Smith, Edward (1818?-1874) (DNB00)
|←Smith, Edward (1665-1720)||Dictionary of National Biography, 1885-1900, Volume 53
Smith, Edward (1818?-1874)
SMITH, EDWARD (1818?–1874), physician and medical writer, born at Heanor, Derbyshire, about 1818, was educated at Queen's College, Birmingham, and graduated at London University, M.B. in 1841, M.D. in 1843, and B.A. and LL.B. in 1848. Next year he visited north-east Texas, to examine its capacity as a place of settlement for emigrants, and published an account of the journey and a report with charts of temperature and the new constitution of the state (London, 1849, 12mo). In 1851 he passed the examination for the diploma of fellow of the Royal College of Surgeons of England; in 1854 he became a member of the Royal College of Physicians, London, and in 1863 was elected a fellow of the college.
Physiological chemistry occupied much of his attention. In 1856 he read his first paper before the Royal Society (cf. Proceedings, vol. viii.) ‘On Inquiries into the Quantity of Air inspired through the Day and Night, and under the Influence of Exercise, Food, Medicine, and Temperature.’ This he followed up with kindred contributions—‘Inquiries into the Phenomena of Respiration;’ ‘Experiments on the Action of Food upon the Respiration’ (ib. vol. ix.); ‘Experimental Inquiries into the Chemical and other Phenomena of Respiration, and their Modifications by various Physical Agencies’ (publ. 1859, with two plates); and ‘On the Action of Foods upon the Respiration during the Primary Processes of Digestion’ (publ. 1859, two plates). In 1859 he also invented an instrument to measure the inspired air, and to collect the carbonic acid in the expired air. These researches on respiration won for him the fellowship of the Royal Society on 7 June 1860. Later on he read a paper before the society ‘On the Elimination of Urea and Urinary Water, in relation to the period of the Day, Season, Exertion, Food, Prison Discipline, Weight of Body, and other influences acting in the Cycle of the Year’ (Phil. Trans., with five plates, 1861). The last paper which he read before the society was entitled ‘Remarks upon the most correct Methods of Inquiry in reference to Pulsation, Respiration, Urinary Products, Weight of the Body, and Food’ (Proc. vol. xi. 1860–2).
Meanwhile Smith, in 1853, held the office of lecturer and demonstrator of anatomy at the Charing Cross Hospital school of medicine, and was appointed in 1861 assistant physician to the Brompton Hospital for Consumption. In 1862 he published ‘Consumption: its Early and Remediable Stages;’ he had previously published several papers on the pulse and the use of certain remedies in phthisis.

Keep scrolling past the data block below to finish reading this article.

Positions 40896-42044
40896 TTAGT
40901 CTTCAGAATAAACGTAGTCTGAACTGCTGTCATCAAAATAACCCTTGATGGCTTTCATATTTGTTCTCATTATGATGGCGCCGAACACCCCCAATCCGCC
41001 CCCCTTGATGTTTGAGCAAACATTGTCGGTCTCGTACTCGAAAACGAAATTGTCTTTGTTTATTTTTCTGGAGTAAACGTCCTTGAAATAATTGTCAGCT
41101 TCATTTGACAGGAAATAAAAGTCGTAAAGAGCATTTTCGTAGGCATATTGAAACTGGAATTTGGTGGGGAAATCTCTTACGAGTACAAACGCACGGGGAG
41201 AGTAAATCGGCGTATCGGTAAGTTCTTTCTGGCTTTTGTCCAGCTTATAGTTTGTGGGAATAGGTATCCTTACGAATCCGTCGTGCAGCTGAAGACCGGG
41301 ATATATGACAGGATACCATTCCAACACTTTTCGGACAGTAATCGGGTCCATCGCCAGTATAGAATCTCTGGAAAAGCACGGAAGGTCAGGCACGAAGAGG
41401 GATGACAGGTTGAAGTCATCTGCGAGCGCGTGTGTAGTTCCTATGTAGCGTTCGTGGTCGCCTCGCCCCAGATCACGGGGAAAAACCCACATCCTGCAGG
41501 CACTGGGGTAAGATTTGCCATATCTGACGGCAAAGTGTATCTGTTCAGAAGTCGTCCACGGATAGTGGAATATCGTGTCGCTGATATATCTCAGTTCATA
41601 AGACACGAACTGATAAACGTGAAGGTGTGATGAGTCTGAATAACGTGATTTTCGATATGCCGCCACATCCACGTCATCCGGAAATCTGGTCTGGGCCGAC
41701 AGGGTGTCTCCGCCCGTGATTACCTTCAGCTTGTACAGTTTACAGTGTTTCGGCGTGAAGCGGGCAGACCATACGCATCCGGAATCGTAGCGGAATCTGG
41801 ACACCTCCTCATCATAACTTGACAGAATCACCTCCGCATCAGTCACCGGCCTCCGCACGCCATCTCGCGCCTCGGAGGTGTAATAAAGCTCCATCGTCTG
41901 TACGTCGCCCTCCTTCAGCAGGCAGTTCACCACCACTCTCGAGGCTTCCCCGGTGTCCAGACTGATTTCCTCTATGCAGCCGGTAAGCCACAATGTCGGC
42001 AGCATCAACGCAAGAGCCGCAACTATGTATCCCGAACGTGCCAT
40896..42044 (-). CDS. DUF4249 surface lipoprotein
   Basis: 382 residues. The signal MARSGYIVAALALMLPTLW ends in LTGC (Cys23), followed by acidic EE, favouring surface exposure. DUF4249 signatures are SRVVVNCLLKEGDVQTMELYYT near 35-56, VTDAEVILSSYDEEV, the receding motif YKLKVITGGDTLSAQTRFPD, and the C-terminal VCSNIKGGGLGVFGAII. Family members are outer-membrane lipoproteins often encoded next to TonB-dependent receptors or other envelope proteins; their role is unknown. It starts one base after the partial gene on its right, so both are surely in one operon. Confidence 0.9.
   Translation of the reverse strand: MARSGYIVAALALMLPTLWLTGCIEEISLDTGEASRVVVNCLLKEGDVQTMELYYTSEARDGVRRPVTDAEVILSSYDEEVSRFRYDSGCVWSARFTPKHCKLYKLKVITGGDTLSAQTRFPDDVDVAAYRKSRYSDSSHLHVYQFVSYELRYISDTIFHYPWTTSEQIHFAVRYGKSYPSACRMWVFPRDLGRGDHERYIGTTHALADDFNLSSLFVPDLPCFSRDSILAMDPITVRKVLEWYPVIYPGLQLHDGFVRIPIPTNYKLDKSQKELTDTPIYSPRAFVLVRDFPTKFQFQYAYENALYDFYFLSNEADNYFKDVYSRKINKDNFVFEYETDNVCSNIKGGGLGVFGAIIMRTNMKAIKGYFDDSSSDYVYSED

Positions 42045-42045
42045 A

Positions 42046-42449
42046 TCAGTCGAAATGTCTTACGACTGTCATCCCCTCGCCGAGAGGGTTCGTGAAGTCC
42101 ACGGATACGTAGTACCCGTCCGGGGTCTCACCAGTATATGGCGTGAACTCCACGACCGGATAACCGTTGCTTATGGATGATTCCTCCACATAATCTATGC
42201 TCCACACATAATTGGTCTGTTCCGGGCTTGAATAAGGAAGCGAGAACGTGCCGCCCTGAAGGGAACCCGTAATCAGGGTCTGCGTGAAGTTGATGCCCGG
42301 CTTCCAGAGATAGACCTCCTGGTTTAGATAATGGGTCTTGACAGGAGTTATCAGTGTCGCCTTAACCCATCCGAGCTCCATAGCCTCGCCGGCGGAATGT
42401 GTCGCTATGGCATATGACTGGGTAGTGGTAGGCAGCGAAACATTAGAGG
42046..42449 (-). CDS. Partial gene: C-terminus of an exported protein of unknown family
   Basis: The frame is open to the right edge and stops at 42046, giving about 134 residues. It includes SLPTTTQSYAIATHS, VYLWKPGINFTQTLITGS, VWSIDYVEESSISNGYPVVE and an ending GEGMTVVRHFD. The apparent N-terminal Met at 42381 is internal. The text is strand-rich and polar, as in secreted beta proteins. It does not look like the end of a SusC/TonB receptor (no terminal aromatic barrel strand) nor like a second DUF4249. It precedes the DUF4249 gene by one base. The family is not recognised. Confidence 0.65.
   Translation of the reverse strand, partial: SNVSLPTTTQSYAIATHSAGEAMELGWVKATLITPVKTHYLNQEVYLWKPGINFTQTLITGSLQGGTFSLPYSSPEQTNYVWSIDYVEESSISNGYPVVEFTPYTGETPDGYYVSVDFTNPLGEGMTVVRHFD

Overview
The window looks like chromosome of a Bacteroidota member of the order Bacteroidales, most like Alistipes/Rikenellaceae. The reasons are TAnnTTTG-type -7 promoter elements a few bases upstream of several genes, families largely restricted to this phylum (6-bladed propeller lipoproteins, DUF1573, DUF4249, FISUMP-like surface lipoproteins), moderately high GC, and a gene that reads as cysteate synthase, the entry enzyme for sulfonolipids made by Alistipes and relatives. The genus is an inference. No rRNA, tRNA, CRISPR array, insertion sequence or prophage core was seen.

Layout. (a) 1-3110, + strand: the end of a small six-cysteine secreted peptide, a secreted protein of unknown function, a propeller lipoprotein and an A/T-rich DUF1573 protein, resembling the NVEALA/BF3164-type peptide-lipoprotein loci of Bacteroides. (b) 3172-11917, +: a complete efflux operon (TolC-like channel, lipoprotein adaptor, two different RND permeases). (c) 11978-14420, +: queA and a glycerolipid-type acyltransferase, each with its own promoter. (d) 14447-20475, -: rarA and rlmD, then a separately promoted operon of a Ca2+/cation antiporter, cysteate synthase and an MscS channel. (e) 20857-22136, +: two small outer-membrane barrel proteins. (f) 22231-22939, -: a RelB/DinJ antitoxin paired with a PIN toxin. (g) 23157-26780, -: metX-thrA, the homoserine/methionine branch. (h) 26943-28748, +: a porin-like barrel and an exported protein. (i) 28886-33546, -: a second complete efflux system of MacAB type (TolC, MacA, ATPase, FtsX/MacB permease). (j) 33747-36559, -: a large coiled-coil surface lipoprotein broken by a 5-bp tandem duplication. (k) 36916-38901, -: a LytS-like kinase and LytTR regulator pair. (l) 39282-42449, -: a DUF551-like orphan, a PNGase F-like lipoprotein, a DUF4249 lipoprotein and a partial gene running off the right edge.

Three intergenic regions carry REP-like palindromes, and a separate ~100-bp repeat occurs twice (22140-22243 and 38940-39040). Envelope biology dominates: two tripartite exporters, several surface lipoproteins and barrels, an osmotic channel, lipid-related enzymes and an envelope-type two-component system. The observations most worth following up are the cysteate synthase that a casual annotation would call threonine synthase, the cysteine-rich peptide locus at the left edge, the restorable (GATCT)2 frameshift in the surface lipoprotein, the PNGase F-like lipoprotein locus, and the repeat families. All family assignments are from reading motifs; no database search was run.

Dietetics formed the subject of most of his subsequent literary work. In the appendix to (Sir) John Simon's ‘Sixth Report’ he published ‘A Report to the Privy Council on the Food of the lowest-fed Classes in the Kingdom’ (1862). As a consequence he was consulted by the government on poor-law and prison dietaries, and was appointed medical officer of the poor-law board. In his official capacity he placed poor-law dietaries on a scientific practical basis. He also did much work in reforming, hygienically, the structural arrangements of workhouses and workhouse infirmaries. In its regulations on the subject of cubic space the poor-law board mainly adopted Smith's opinions, although they differed from those generally accepted by the medical profession. In 1871, when the poor-law board was merged in the newly created local government board, Smith was transferred to the medical department, with the title of assistant medical officer for poor-law purposes. His official reports, which were published as parliamentary papers, dealt, among other subjects, with ‘Metropolitan Workhouse Infirmaries and Sick-wards,’ 1866, and ‘The Care and Treatment of the Sick Poor in Provincial Workhouses,’ 1867. He resided in London, first at No. 6 Queen Anne Street, but afterwards at 140 Harley Street. He died of double pneumonia on 16 Nov. 1874. Smith possessed a rare faculty of systematising his knowledge and great facility as a writer. His chief publications, in addition to those already mentioned and to his contributions to periodicals, were: 1. ‘Structural and Systematic Botany,’ 1854; with new title-page, 1855. 2. ‘Natural History of the Inanimate Creation,’ 1856, 8vo (with D. I. Ansted and others). 3. ‘Practical Dietary for Families, Schools, and the Working Classes,’ 1864, 8vo; 3rd and 4th editions, 1865, 8vo. 4. ‘Health and Disease, as influenced by the Daily, Seasonal, and other Cyclical Changes in the Human System,’ 1861, 8vo. 5. ‘Reports to Privy Council on the Dietary of Lancashire Operatives, and of other Low-fed Populations,’ &c., 1862–3. 6. ‘How to get Fat,’ 1865, 8vo. 7. ‘Foods,’ in ‘International Scientific Series,’ 1872. 8. ‘A Manual for Medical Officers of Health,’ 1873; 2nd edit. 1874. 9. ‘A Handbook for Inspectors of Nuisances,’ 1873, 8vo. 10. ‘Health: a Handbook for Households and Schools,’ 1874, 8vo.[Lancet, 1874; Medical Times and Gazette, 1874; Churchill's Medical Directory; Brit. Mus. Cat.; Royal Society's Cat. of Scientific Papers; Records of the Royal Society and University of London.]